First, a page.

Turning students into journalists with 30hands

Eleanor Kennedy Blog

Gone are the days of newspapers being the primary source of current affairs, or families gathered around a lone neighborhood radio to receive war updates.

The past two decades have seen the ways in which we receive our news change drastically. But the importance of journalists in society? Perhaps even greater than ever. This is because in today’s digital world, everybody is a journalist.

You’re on a school trip to Washington DC and notice a mass protest taking place outside the White House? Tweet it.


Anybody can be a journalist using their mobile!

On summer vacation in Greece and notice a rubber dinghy with refugees landing ashore? Get closer to the action and live stream the action.

30hands Storyteller is a simple tool for aspiring classroom journalists.

It allows students to practice their reporting skills and even boosts their confidence when it comes to presenting to camera and recording voiceovers. It also allows them to practice gathering sources, interviewing techniques, and deciding which information is important enough for inclusion. Journalists are constantly under the pressure of time or restricted word counts, so sometimes it is impossible to report every piece of information.  Creating packages with 30hands Storyteller helps students prioritize information.

A first-person narrative is often better than a newsroom journalist’s explanation miles away from the scene. 30hands Storyteller is just another tool you can use to report your information, and one’s capacity to do so as a journalist has increased wonderfully thanks to our newest feature – video slides. But before we talk about 30hands capabilities for the professional journalist and citizen journalist, let’s talk planning. Planning is key!

For example, to report from your school’s annual drama festival, try these steps.

Step 1: Create your Storyboard. This can be done in detail, or by roughly mapping out what kind of shots you want from the festival and who you want to interview. This is the flow of your story. You can create the storyboard in the 30hands Storyteller app and replace the slides with actual photos and footage later. It is also important to have a draft of your script ready. We’ll explain why this is important in a few minutes (also, a line-by-line script in Google Docs can be imported to 30hands to create a slide for each line).

Step 2: Secure your interviews. Find out who’s the festival organizer, and perhaps seek permission to interview some of the young, talented actors. They are the real story!

Step 3: Film your interviews. It’s important to have a nice backdrop for your interviews, and also to frame them properly. Having your interviewees stare into the camera lens while they speak can be effective sometimes, but normally the journalist will stand to the side of the camera and have the interviewee speak at them.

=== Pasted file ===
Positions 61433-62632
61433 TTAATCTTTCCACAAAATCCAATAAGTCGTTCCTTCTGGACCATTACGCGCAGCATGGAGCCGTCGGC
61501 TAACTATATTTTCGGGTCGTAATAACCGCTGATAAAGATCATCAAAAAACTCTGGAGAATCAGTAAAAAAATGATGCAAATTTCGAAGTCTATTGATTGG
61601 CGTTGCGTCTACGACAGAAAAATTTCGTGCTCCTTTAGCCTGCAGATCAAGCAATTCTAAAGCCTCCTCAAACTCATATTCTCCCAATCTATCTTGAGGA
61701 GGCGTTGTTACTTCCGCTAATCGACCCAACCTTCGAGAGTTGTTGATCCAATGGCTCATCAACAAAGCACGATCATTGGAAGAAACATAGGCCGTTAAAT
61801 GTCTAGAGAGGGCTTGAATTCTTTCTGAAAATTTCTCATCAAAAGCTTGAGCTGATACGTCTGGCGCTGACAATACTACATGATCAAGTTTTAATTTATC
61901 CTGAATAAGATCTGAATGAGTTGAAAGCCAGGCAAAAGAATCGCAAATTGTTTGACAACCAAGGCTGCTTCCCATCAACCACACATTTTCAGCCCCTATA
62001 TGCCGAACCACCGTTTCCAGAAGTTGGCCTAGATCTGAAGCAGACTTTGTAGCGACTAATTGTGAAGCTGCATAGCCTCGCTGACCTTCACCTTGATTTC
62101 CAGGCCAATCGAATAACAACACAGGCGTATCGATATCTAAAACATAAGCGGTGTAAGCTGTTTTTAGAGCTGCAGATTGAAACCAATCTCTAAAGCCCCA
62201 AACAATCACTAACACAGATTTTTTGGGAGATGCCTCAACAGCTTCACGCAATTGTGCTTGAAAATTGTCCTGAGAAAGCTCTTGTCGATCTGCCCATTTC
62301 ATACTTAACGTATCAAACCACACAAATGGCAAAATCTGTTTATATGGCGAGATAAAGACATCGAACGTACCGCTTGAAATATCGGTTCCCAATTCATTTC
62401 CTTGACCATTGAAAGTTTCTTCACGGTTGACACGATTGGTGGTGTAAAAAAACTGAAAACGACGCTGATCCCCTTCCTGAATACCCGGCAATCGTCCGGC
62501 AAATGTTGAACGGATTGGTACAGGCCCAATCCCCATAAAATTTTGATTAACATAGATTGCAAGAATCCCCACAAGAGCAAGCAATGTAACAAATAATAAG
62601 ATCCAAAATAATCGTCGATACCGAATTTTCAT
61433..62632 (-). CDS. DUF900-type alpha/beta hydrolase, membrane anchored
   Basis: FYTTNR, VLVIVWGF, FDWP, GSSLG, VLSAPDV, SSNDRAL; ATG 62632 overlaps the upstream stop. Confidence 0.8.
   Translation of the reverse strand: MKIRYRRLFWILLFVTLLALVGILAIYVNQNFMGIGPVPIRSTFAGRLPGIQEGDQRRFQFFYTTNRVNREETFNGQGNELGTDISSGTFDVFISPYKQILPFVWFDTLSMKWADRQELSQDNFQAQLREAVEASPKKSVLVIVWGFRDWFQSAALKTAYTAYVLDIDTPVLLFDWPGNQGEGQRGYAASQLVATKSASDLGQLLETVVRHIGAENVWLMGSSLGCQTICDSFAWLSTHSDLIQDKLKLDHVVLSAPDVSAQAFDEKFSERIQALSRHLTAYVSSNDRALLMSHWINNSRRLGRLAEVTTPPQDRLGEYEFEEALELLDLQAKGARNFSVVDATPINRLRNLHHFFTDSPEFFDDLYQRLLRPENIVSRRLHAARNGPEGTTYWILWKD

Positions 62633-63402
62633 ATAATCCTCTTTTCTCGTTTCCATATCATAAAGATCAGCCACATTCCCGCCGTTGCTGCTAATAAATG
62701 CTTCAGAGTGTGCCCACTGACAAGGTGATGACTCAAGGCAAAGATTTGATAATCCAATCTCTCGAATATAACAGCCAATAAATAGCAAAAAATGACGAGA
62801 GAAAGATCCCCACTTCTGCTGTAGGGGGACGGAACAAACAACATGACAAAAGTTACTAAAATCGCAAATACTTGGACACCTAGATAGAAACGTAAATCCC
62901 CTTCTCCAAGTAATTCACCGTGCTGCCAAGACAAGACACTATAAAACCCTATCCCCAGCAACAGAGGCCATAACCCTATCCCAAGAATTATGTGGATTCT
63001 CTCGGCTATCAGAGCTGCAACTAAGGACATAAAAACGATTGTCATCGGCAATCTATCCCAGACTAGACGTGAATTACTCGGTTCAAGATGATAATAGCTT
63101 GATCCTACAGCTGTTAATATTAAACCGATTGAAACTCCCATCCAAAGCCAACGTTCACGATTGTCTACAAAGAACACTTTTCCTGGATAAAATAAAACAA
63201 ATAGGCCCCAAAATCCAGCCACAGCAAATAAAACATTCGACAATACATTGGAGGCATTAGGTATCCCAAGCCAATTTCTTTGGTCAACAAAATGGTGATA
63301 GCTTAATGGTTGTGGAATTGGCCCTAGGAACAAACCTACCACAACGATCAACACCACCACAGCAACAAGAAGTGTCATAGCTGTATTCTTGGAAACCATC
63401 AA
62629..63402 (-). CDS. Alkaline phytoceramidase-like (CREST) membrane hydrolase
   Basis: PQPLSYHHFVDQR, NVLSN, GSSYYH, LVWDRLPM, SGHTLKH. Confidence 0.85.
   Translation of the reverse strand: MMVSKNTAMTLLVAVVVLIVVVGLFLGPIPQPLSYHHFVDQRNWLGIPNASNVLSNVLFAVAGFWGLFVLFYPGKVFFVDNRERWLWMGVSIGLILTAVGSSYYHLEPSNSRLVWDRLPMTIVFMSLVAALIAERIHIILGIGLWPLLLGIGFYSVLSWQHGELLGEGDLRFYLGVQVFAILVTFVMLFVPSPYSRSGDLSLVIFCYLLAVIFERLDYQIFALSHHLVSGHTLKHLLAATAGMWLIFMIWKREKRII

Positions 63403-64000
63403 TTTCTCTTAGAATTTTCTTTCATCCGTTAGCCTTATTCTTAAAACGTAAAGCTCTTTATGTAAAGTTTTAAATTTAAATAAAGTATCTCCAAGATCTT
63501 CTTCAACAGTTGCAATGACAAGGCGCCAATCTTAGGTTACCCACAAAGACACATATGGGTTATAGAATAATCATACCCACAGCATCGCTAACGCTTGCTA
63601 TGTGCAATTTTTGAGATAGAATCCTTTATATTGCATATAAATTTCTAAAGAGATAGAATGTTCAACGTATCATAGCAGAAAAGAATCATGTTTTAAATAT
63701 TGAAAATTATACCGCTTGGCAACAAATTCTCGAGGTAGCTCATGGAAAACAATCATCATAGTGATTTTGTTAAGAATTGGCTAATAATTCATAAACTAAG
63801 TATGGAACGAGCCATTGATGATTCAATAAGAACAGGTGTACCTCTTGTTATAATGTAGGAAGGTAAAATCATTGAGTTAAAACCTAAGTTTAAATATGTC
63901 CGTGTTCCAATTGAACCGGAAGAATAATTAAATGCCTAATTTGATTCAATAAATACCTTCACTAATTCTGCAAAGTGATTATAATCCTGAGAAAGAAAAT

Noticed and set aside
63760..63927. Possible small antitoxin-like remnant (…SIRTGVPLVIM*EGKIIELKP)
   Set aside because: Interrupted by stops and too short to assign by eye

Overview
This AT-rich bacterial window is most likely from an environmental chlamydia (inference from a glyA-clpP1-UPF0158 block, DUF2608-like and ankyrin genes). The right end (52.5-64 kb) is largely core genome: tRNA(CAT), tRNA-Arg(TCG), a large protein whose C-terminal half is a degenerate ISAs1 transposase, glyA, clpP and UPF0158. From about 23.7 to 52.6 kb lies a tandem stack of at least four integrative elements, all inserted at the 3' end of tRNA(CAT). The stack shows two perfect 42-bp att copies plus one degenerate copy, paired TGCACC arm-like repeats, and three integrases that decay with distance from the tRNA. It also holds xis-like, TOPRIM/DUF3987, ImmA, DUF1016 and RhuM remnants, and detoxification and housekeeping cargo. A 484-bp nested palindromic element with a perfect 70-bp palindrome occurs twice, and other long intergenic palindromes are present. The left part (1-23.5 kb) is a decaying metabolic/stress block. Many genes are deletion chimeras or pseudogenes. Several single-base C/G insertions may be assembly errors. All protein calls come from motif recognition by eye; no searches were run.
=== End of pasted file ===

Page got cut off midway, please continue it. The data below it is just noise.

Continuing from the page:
If you are both the journalist and the camera person, just hold your camera/cellphone to the side while you film and ask the questions.

Step 4:  Shoot your B-Roll. (The B-Roll is alternative footage which helps tell the story). Remember when I mentioned the importance of a script? Now, let me explain why. You want B-roll that is going to reflect what your voiceover is saying, as well as what your interviewees are talking about. So if you record a voiceover that discusses how hilarious one act was, you want footage that reflects this. For instance, grab the audience while they are in stitches! Planning out a script in advance helps you identify photo and video shots you intend to take. Photos are also an important part of 30hands Storyteller, so don’t be afraid to snap some shots too!

British-Iranian Journalist, Christiane Amanpour.

British-Iranian Journalist, Christiane Amanpour.

Step 5: Shoot your piece to camera. The piece to camera is the part where you speak into the camera. It could be selfies that you narrate later as well. This doesn’t necessarily have to be step 5. In fact, you can film this while you wait for your interviewees to become free, or even between acts. However, filming it near the end of the event could help your script.

Step 6: Record your finishing piece to camera, if you want one. This is where you summarize or conclude while speaking into the camera. It isn’t entirely necessary, but it can be a nice touch. By finishing your package with a piece to camera, it let’s the viewer know that they are coming to the end of the video. It’s almost like a resolution to your video and a recap of information reported.

Step 7: Import your video clips and images as slides to 30hands Storyteller.

Step 8: Edit your video. With all your photos and video clips in 30hands Storyteller, it’s time to edit your piece. Drag the slides around if you need to adjust their order. Type in narration notes on the EDIT screen and record your narration of still slides with lead-ins to the video slides as needed to make the transitions smooth.

Step 9: Publish the piece as an mp4 video and share it with other students or colleagues, and teachers or friends!

In all, the 30hands Storyteller app provides students with the platform to test the waters as a journalist. As someone with a degree in the field and who has worked as a reporter for more than three years, it’s an incredibly rewarding occupation. It’s most definitely tough and demanding, but it’s also undoubtedly fun as no two days are the same.

While students might quickly find it’s not the field for them, some could discover it is their passion and aim to be the next Bob Woodward or Christiane Amanpour.

Ok now, it’s time to get reporting!


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